November 26, 2023
Salil Chowdhury: Pre-Birth Centenary Tribute: “My Worst Nightmare is Fascism”

Chandan Das

“What is your greatest fear?” he was asked.
His reply was sharp and emphatic. “That India may someday be ruled by fanatics who will silence the voice of reason, and intellectuals will be singled out and shot”, he said.
The interviewer pressed further. “What is your favourite dream?”
“All peoples shall be equal”, he said.
“And your nightmare?”
“Fascism”, responded Salil Chowdhury firmly. 

IN an interview with an English daily newspaper on November 21, 1993, the music legend and versatile genius expressed his fears, dreams and nightmares in this way. Undoubtedly the demolition of Babri Masjid on December 6, 1992 and the resultant violence left a deep impact on minds numbed by the terrible course of events. But Salil Chowdhury had learned to recognise 'fascism' right from 1939-40. Mixed in with that knowledge were the experiences of the surrounding public life –the folk elements, the people of the country, their pains, despair, anger and dreams.

In a few days, the prime minister is going to inaugurate the Ram Mandir on the erstwhile Babri Mosque site in Ayodhya. The PM of this land has been not only a Sangh swayamsevak but also a pracharak. Behind the screen, the country is being run by the fascist organisation Rashtriya Swayamsevak Sangh and its influence is evident in many Hindutva-governed policies of this regime. And right now we are standing on the threshold of the birth centenary of the person whose cherished dream was a society without exploitation and whose nightmare was fascism.

Time is the fairest   judge. Now, on one side, the constitution of the country, the ideal of secularism is under threat. And on the other hand, standing face to face with the fascistic onslaught is the force of indomitable resistance consisting of those who are constantly fighting to build a non-exploitative society. Such a turbulent time was also the main catalyst in the rise of Salil Chowdhury. Even at that time, the fight against fascism around the world became the main responsibility of those who loved to dream that one day ‘all peoples shall be equal’. Song, drama, poetry and arts and crafts of many forms became important resources in that struggle.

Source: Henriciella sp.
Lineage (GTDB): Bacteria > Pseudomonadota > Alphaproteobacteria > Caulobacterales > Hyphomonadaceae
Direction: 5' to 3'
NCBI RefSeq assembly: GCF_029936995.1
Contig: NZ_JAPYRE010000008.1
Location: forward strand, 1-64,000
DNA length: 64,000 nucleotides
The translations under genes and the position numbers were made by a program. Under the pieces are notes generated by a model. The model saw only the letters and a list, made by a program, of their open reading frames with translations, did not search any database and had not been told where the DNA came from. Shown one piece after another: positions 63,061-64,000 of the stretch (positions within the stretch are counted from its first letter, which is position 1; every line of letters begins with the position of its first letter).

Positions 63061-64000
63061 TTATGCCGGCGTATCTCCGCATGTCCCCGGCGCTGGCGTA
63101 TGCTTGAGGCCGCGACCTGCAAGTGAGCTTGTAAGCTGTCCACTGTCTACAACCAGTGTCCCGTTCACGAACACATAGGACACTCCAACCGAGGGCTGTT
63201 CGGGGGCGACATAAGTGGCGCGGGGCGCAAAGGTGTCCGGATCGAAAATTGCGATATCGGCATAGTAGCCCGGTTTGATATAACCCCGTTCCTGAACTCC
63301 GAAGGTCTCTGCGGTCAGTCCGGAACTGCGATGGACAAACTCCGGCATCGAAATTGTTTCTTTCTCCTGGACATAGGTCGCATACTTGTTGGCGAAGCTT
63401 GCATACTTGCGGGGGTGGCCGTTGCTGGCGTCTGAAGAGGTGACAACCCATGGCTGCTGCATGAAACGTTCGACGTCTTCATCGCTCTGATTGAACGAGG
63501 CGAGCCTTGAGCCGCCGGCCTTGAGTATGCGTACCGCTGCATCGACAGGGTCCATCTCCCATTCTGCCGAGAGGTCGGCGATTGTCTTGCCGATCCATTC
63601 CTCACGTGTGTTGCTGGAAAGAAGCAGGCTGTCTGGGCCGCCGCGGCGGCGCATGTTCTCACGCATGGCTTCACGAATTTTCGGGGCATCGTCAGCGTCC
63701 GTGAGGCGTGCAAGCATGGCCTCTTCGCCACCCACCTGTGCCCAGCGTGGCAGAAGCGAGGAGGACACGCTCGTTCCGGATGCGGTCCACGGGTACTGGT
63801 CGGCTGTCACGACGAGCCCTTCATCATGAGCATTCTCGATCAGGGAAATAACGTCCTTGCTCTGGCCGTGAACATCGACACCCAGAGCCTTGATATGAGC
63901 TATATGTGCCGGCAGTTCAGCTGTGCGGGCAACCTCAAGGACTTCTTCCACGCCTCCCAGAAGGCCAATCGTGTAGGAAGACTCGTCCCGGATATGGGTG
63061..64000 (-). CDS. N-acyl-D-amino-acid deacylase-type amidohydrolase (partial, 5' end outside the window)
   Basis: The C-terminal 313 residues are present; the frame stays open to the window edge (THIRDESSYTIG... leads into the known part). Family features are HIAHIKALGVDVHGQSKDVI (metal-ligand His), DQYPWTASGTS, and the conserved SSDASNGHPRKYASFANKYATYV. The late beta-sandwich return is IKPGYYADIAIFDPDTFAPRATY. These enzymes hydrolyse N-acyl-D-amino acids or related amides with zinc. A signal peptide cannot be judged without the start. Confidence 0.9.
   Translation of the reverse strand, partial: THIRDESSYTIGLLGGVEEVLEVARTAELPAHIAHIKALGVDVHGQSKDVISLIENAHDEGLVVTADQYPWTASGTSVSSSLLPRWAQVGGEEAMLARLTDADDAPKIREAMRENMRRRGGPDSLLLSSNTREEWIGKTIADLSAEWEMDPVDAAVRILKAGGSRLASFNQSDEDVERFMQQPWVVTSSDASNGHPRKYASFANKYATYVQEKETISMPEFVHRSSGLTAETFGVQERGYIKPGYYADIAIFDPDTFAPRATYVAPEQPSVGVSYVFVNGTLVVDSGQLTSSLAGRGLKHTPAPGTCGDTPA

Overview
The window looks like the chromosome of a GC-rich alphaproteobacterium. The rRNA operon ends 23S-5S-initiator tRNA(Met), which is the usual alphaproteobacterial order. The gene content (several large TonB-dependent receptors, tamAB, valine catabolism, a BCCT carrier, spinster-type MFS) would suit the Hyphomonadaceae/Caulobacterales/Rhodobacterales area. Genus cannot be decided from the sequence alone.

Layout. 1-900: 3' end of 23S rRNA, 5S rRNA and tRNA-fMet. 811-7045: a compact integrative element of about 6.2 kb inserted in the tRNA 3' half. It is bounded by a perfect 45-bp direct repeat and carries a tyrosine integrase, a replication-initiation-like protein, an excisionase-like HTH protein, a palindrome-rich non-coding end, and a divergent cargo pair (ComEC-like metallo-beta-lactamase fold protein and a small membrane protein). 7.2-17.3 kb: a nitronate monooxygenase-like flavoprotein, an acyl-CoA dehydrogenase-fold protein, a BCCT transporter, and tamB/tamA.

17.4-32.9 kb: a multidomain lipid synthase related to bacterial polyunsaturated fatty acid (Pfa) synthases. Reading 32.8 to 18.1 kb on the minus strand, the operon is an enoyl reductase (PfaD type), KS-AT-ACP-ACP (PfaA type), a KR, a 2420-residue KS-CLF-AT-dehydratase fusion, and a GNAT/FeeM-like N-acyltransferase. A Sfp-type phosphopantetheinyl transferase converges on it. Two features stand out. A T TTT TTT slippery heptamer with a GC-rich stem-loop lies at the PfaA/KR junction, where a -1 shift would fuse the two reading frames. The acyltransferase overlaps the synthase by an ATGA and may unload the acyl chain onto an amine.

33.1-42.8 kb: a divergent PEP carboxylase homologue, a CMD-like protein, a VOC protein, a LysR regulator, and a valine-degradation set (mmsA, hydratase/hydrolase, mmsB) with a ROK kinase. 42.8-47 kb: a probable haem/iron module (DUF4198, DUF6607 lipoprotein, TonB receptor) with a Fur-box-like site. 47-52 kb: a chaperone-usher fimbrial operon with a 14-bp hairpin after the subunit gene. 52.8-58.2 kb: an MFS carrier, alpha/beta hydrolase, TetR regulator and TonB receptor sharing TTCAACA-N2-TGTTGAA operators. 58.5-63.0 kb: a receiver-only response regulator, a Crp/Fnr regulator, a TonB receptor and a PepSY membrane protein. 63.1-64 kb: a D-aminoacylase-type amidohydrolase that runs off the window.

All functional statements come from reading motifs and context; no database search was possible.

Researchers have discussed his writing, melody, use of musical instruments. Long discussions are, and will be there. Salil Chowdhury   had to face the question 'Why will history remember you?' Salil Chowdhury in a passionate reply ten months before his death stated: "I don't think I have any right to tell others why and how they should remember me." Very right. How and why one remembers him depends on who is doing the remembering. But whoever remembers him, must study the chronology of events. We need to track the undulating path he traversed to become the great Salil Chowdhury.

In 1940-41, Salil Chowdhury came in contact with the Communist Party. He first performed in 1945 at the Rangpur students' conference where he, then a fifth year student in Calcutta University, presented one of his most-remembered early protest songs, Bicharpoti tomar bichar korbe jara (O Judge! the masses, who will try you, have risen today!). Originally a song against the brutality of British justice in its judgment of Indian freedom-fighters, it has become a clarion call against State oppression and injustice.